PETALING JAYA: Singapore has warned Malaysian politicians to stay out of its affairs, in the light of the arrests of 21 Malaysians for demonstrating in the island republic.
A joint statement by the Ministries of Home (MHA) and Foreign Affairs (MFA) said demands by Malaysian Members of Parliament for Singapore to let off those arrested was seen as foreign interference.
“Actions to involve foreign parties are attempts to seek special treatment and to further politicise what is essentially a domestic law and order issue in Singapore,” it said in a statement on its website.
Singapore added that it had always taken a strong stand against foreign issues or politics brought into the island nation.
It added that it did not interfere in domestic affairs of other countries, and expected similar treatment in return.
Previously, Malaysians gathered at Singapore’s Merlion Park on May 8 and 11 to protest against the May 5 general election results.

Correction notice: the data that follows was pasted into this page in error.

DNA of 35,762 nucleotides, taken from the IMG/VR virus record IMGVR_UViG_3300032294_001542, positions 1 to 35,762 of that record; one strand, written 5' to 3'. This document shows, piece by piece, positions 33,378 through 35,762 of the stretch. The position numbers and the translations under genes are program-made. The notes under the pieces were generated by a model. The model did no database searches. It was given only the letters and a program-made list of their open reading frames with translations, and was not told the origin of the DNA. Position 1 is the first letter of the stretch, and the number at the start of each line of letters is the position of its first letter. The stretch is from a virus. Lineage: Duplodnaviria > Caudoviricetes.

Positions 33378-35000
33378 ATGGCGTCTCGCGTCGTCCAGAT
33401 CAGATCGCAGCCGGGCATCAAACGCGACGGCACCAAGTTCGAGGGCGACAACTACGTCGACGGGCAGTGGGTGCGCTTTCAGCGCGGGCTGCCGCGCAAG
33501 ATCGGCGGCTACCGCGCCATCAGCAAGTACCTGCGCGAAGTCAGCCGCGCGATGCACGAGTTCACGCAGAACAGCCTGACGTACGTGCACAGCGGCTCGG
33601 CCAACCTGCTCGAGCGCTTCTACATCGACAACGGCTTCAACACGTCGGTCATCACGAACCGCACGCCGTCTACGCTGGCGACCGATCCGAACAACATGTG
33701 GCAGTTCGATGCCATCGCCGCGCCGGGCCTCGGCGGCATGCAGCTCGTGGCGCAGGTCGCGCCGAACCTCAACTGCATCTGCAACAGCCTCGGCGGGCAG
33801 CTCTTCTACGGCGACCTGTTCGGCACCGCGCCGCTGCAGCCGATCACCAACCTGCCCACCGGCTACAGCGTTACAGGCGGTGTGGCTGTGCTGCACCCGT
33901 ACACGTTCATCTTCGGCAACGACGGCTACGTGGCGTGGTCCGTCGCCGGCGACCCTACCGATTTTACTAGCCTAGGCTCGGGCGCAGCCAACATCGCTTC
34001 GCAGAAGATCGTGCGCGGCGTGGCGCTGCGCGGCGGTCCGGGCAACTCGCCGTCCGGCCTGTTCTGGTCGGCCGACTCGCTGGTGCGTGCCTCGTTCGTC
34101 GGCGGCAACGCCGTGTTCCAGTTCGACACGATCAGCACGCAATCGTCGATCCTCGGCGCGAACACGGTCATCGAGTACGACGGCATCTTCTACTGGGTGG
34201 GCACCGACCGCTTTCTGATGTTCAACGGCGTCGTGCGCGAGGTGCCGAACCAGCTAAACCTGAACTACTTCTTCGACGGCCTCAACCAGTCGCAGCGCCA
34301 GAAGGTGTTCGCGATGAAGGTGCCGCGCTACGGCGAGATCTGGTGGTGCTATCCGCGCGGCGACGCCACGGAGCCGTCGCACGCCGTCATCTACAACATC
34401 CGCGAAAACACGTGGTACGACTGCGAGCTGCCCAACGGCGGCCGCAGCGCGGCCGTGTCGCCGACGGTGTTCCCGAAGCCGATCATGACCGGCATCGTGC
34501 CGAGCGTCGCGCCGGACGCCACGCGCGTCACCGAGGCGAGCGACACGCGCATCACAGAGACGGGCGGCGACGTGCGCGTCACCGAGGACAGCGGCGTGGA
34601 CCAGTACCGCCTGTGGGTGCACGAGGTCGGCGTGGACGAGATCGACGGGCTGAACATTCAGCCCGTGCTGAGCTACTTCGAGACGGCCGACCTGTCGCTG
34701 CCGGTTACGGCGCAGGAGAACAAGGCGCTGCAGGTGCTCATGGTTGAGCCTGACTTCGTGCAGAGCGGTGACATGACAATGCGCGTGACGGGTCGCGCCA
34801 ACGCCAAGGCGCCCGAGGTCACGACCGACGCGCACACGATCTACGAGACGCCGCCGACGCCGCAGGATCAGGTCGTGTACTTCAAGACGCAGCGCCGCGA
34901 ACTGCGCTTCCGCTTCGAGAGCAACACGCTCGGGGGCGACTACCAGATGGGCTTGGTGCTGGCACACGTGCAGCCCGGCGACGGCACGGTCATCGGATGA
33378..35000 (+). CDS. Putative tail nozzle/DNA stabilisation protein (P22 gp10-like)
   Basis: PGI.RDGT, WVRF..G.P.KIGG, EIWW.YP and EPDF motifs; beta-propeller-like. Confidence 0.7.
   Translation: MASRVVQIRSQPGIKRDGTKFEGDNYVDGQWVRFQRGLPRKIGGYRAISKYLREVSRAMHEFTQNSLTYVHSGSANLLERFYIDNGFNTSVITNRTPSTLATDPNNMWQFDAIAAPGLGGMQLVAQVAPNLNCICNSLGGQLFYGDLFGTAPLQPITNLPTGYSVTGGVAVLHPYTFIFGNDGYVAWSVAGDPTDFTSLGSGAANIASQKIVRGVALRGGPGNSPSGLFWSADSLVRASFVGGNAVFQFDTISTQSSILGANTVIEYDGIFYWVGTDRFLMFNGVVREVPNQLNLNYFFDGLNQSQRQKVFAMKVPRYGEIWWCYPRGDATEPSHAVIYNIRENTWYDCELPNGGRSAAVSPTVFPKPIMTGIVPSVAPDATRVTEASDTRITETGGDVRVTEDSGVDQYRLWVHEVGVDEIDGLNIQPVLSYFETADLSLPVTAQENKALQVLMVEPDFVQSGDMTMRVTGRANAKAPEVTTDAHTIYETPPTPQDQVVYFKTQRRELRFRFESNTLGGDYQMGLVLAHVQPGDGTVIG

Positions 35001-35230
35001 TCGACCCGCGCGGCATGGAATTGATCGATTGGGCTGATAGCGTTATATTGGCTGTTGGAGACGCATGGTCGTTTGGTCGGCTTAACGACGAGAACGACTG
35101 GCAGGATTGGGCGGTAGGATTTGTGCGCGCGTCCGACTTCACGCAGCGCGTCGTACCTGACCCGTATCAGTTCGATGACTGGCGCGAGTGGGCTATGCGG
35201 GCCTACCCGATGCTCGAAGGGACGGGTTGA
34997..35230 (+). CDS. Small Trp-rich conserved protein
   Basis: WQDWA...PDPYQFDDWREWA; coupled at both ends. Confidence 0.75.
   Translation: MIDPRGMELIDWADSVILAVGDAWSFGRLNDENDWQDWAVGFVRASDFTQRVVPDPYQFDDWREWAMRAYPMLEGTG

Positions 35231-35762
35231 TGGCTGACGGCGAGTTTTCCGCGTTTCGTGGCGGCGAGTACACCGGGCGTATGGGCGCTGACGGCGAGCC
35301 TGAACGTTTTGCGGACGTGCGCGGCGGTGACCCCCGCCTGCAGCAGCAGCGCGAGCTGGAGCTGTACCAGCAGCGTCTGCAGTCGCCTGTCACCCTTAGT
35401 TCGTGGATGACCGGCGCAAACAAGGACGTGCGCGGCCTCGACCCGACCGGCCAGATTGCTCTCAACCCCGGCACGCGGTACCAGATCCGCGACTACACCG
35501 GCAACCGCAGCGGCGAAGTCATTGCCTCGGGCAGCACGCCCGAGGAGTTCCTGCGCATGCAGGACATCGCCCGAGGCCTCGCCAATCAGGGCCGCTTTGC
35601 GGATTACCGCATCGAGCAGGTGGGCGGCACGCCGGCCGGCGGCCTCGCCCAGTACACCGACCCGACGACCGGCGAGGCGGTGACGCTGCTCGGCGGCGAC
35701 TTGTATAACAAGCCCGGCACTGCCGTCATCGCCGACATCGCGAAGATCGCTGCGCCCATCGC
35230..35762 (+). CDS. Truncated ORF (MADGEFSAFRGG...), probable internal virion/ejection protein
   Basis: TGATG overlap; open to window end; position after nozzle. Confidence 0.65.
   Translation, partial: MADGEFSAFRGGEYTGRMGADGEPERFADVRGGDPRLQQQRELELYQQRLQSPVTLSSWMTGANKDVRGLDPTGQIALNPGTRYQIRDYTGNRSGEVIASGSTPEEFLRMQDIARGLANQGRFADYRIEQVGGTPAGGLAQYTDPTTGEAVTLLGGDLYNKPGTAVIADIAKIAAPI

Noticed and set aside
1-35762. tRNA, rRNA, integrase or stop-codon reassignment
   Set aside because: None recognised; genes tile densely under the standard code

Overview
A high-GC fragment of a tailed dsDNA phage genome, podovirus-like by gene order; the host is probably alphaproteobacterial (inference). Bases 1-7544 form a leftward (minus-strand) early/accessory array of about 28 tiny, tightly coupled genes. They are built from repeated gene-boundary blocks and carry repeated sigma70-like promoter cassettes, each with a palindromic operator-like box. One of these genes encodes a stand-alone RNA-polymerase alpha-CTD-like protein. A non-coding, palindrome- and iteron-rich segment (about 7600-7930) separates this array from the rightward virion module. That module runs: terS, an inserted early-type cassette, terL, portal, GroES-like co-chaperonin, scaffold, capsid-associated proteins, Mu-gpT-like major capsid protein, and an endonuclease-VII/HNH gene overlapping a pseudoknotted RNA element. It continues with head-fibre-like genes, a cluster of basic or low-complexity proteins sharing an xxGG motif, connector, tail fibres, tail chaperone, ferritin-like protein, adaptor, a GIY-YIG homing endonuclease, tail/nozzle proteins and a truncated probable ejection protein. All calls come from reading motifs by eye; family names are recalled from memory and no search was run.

They were a rendition of the Blackout 505 rallies that took place in major cities around Malaysia.
On May 11, 21 Malaysians were arrested by Singaporean police. The work pass of one and visit passes of two others were revoked. The remaining 18 are currently being investigated by authorities there.
Several Malaysians have since approached their political representatives, including DAP’s Kulai MP Teo Nie Ching, for aid.
Last week Thursday, several Pakatan Rakyat MPs also petitioned the Singapore High Commission in Kuala Lumpur for leniency against the 21.
Meanwhile, in response, Teo said she was only fighting for the one whose work pass was revoked, arguing that the person was unfairly punished.
She said that the particular person only attended one rally, adding that Singapore’s reaction was too harsh.
“It’s not that we want to interfere with (Singapore’s) internal affairs. If (the one person) only attended one protest, then that is unfair,” she said.
Teo said that eight of the 21 had approached her over the matter, and with some telling her that they accepted their punishment.
She added that there was a spate of miscommunication in the episode, and asked Singapore to re-investigate the case.
“We’re only pleading for the one person…I don’t think this amounts to interfering. They are Malaysian citizens, and we have a duty to them,” she said.